Today, we learned that each of the Big Three automakers posted a yearly profit for 2011. For the first time since 2004, all of those companies are operating in the black.
But those aren’t the only milestones we’ve seen recently in the resurgence of the American auto industry. Or in the comeback of the American manufacturing sector.
The January 2012 jobs report released earlier this month included another little-noticed milestone. The number of auto industry jobs added since GM and Chrysler emerged from bankruptcy after June 2009 now exceeds 200,000 — marking the strongest period of auto jobs growth since the late 1990s. That positive trend is particularly strong in the motor vehicle and parts manufacturing sector, which has added 121,900 jobs – a nearly 20 percent increase – since June 2009. And that growth is particularly notable given that some experts estimated that at least 1 million jobs could have been lost if GM and Chrysler had been liquidated.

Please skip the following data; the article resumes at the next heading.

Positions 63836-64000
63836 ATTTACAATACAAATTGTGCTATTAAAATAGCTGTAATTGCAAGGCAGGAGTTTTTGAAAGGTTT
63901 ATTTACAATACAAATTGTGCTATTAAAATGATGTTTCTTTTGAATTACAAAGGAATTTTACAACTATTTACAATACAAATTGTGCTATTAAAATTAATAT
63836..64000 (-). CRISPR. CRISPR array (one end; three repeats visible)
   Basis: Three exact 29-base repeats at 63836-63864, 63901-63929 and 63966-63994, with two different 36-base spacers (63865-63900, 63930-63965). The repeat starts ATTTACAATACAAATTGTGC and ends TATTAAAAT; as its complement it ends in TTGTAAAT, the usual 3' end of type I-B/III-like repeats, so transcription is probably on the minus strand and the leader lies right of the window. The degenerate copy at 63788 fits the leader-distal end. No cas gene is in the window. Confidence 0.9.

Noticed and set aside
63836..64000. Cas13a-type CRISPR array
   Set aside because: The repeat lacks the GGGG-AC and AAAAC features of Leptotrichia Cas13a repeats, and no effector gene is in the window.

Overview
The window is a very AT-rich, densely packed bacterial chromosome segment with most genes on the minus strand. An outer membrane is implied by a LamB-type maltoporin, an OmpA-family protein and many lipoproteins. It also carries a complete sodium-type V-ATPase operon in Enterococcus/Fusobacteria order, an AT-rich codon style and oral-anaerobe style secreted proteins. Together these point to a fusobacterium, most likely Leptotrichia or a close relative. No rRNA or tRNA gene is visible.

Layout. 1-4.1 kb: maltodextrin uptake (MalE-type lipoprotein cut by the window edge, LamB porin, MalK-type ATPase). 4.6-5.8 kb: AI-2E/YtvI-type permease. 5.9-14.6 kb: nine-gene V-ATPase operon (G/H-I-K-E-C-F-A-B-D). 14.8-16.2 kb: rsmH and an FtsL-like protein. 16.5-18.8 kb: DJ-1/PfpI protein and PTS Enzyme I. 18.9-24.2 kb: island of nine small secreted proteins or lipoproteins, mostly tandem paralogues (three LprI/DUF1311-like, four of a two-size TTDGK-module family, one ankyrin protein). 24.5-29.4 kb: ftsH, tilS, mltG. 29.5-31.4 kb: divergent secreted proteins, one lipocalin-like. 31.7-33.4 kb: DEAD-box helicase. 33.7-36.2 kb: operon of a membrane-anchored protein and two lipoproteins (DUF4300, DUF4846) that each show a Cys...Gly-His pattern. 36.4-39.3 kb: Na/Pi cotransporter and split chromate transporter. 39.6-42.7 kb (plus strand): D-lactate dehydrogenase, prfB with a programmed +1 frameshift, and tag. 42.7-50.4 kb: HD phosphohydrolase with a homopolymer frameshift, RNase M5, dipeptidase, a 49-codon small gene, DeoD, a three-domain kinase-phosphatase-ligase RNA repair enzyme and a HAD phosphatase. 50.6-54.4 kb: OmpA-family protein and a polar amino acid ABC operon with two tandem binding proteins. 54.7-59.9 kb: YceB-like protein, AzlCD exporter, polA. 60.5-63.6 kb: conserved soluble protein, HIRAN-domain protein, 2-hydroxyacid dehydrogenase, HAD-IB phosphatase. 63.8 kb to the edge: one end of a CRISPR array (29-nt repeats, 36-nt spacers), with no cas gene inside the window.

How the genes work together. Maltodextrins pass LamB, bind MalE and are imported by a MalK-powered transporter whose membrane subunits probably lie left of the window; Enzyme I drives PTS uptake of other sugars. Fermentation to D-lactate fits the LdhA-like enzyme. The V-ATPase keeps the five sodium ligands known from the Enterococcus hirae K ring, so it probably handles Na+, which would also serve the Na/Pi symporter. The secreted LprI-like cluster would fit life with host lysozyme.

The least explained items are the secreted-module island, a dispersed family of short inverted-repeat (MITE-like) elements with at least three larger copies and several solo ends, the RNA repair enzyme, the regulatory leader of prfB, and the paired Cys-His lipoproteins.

(Motor Vehicles and Parts)
|June 2009||January 2012||Total Jobs Added|
|Auto Industry Manufacturing||624,400||746,300||121,900|
|Auto Industry Retail||1,627,700||1,713,400||85,700|
This trend isn’t unique to the auto sector – we have also gained over 400,000 manufacturing jobs in the past two years. Of course, there’s still more work to be done. While both the auto industry and the broader manufacturing sector have shown job growth, we still need to go much further to fully recover from the aftermath of the financial crisis. But these new milestones are certainly welcome news and represent a testament to the success of the tough but necessary choices made to retool and revitalize the American auto industry.